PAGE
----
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What are the Requirements for an FHA Loan?

What you'll learn: FHA borrower and home requirements, minimum credit scores, down payments, more.


FHA Loan Requirements


Do I qualify for an FHA loan? This is a common question posed by first-time homebuyers and those who have heard how the Federal Housing Administration (FHA) can provide a way to buy a home, even with less than ideal credit. Like any type of mortgage, there are specific guidelines, including a minimum credit score for an FHA loan and how much down payment is required.

FHA qualifications fill hundreds of pages, but they generally fit into two categories: borrower requirements and home requirements. We’ll break down each and finish with the documentation you’ll need for qualifying for an FHA loan.

Borrower requirements for an FHA loan

The FHA is part of the U.S. Department of Housing and Urban Development (HUD). HUD creates FHA guidelines, but lenders ultimately determine who qualifies for an FHA loan. Borrowers must meet specific financial requirements with their credit history, down payment, and income.

FHA minimum credit score

The FHA is known for having less strict guidelines for credit scores. The minimum credit score for an FHA loan is 500, but each lender may have their own requirements, called overlays. A common requirement for an FHA loan credit score is 620, though some lenders will go as low as 580.

Conventional mortgages usually require a buyer to have a credit score above 620. That’s why the credit score requirements for FHA loans are so appealing. But keep in mind the higher your score, the better terms you’ll be offered. That includes the FHA minimum down payment.

FHA minimum down payment

The down payment requirements for an FHA loan depend on your credit score. If your score is at least 580, which most lenders will require anyway, you can enjoy a low down payment of just 3.5 percent. If your score is 500 to 579, you'll need a 10 percent down payment based on the sales price of the property.

Credit Score

FHA Minimum Down Payment

580 and higher




Although there is no zero down option like VA loans offer, there are ways to get into a home with an FHA loan with little – or possibly no – money down.

  • Gift Funds – Gift funds are a common way for borrowers to meet the FHA loan down payment requirements without paying for it out of pocket. The money has to be a gift and cannot be expected to be repaid. This gift can come from a relative, close friend, an employer or labor union, a charitable organization, or a government agency or public entity that provides down payment assistance. You'll need to document the contribution with a gift letter.
  • Down Payment Assistance – Many local cities, county, and state governments offer first-time homebuyer down payment assistance. But these programs can take longer, and not all lenders work with them. Make sure to see what's available in your area.

For example, PenFed Foundation offers homebuying assistance with Dream Makers. Matching grants are available for eligible borrowers. Although most applicants will still need a down payment, this program can help cover some of the down payment and closing costs required.

  • Seller Concessions – Sellers can contribute up to 6 percent of the sales price toward the borrower's closing costs, but they aren’t required to. These can go toward the closing costs, like mortgage discount points, appraisal costs, and attorney fees, but not the down payment. If you want the seller to help pay for your closing costs, make sure it’s written in the contract and called out to the seller’s real estate agent.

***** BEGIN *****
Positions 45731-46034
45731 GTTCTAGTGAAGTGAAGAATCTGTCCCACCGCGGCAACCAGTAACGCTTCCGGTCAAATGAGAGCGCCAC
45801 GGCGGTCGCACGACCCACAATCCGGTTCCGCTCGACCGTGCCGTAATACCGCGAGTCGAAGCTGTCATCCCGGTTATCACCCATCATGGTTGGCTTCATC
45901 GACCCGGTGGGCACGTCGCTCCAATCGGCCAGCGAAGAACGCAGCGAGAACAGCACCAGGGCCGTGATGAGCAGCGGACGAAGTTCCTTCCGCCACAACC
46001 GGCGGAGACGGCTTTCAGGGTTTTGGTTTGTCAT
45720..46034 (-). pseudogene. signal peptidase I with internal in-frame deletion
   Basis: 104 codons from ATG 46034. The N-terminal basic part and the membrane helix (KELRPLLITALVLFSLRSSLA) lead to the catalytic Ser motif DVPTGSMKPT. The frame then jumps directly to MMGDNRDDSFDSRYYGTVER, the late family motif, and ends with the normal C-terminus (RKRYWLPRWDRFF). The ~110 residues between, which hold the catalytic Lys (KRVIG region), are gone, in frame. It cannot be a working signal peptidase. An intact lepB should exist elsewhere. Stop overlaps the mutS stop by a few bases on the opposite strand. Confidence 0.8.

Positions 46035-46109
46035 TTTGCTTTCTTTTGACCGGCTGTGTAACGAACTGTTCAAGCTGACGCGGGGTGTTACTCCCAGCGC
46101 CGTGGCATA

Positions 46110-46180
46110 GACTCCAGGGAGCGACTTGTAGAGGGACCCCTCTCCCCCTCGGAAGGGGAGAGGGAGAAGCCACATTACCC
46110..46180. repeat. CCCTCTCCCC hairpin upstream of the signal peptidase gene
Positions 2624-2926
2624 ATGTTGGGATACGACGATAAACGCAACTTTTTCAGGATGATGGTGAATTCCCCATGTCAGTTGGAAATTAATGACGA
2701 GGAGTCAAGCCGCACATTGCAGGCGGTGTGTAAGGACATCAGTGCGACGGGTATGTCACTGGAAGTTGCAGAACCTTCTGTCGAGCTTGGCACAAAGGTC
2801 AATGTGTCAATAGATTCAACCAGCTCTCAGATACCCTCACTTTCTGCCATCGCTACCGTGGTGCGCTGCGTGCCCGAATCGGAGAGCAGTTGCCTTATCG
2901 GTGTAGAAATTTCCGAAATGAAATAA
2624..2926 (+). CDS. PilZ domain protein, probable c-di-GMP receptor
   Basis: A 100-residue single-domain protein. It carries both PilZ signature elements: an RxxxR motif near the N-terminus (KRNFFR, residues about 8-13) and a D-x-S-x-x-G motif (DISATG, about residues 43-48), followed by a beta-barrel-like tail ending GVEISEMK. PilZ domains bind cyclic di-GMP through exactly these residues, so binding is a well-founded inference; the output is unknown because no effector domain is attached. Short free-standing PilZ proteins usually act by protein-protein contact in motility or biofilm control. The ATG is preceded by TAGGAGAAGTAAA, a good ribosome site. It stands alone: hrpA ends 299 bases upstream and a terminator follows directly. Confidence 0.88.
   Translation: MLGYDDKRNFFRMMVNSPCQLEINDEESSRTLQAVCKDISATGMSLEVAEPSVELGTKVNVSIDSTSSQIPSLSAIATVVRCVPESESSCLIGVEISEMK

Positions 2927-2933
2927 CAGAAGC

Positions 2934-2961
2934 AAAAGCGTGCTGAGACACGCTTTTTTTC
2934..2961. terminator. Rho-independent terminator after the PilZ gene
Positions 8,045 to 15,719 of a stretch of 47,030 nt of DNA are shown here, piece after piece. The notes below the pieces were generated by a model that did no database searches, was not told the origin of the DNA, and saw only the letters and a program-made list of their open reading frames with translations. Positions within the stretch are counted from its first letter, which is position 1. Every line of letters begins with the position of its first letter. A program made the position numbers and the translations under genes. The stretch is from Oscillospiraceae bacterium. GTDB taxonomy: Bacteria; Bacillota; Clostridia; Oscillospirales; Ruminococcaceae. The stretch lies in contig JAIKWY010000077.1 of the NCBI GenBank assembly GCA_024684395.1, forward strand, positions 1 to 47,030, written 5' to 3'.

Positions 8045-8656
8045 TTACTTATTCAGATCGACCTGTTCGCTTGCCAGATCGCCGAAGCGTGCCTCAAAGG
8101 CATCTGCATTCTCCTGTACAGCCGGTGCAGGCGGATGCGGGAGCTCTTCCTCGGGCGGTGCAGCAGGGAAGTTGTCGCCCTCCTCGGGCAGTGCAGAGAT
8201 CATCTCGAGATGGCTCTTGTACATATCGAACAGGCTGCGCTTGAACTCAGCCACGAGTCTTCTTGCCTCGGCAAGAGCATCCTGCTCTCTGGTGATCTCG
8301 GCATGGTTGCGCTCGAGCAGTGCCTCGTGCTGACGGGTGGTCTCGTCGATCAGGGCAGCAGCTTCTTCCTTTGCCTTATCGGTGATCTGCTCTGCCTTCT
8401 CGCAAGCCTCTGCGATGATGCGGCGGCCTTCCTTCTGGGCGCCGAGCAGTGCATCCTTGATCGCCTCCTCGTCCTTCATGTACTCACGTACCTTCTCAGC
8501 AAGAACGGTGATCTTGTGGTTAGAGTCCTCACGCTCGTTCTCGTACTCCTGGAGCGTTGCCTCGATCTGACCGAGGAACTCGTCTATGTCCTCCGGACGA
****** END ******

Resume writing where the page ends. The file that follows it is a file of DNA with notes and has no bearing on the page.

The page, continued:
FHA loan income requirements

The guiding factor in any loan is demonstrating a borrower can repay the debt. Therefore, you must have a consistent income that can be documented. That can include a job, self-employment income, social security, pensions, and child or spousal support.

Additionally, lenders examine two ratios as part of income requirements for an FHA loan.

  • Mortgage Payment to Gross Income – Another important income requirement for an FHA loan is mortgage payment to gross income. This ratio sets a limit for how much mortgage you can realistically afford based on your gross (pre-tax) income. To qualify for an FHA loan, it cannot exceed 31 percent. Your maximum monthly mortgage payment includes interest, property taxes, insurance, and other expenses.

For example, an annual household income of $78,500 is just over $6,500 per month. With that income, the total mortgage payment, including the costs mentioned, can't exceed $2,028 per month ($6,500 x .31 = $2,015) . If your gross family income is $5,000 per month, your total housing can't exceed $1,550 ($5,000 x .31 = $1,550).

Monthly Income

Maximum Ratio

Maximum Monthly Mortgage Payment







  • FHA Debt-to-Income Ratio (DTI) – Another important income requirement for an FHA loan, DTI compares your total debt to pre-tax income. The lower, the better. A lower DTI means you have more money to put toward a mortgage payment. Most FHA lenders will require 43 percent or lower, which is more lenient than other loan types. Some lenders may accept a 50 percent DTI as part of FHA loans income requirements.

DTI includes your housing costs and recurring bills like credit cards and car loans. To see how the following scenarios lead to an acceptable or unacceptable DTI, we divide the total monthly debts by the monthly income. For example: $2,828 ÷ $6,500 = .435

Monthly Income

Recurring Bills

Total Monthly Debts

DTI Ratio



$600 car payment

$200 credit cards

$2,028 mortgage





$400 car payment

$100 credit cards

$1,550 mortgage




Home requirements for an FHA loan

Whereas the FHA is less strict on credit scores and DTI, they are more stringent on the home's condition and what it will be used for. There are also property value limits in place as part of FHA loan home requirements. For these reasons, you may see some home listings on sites like Zillow or Trulia that say that they are not approved for FHA funding.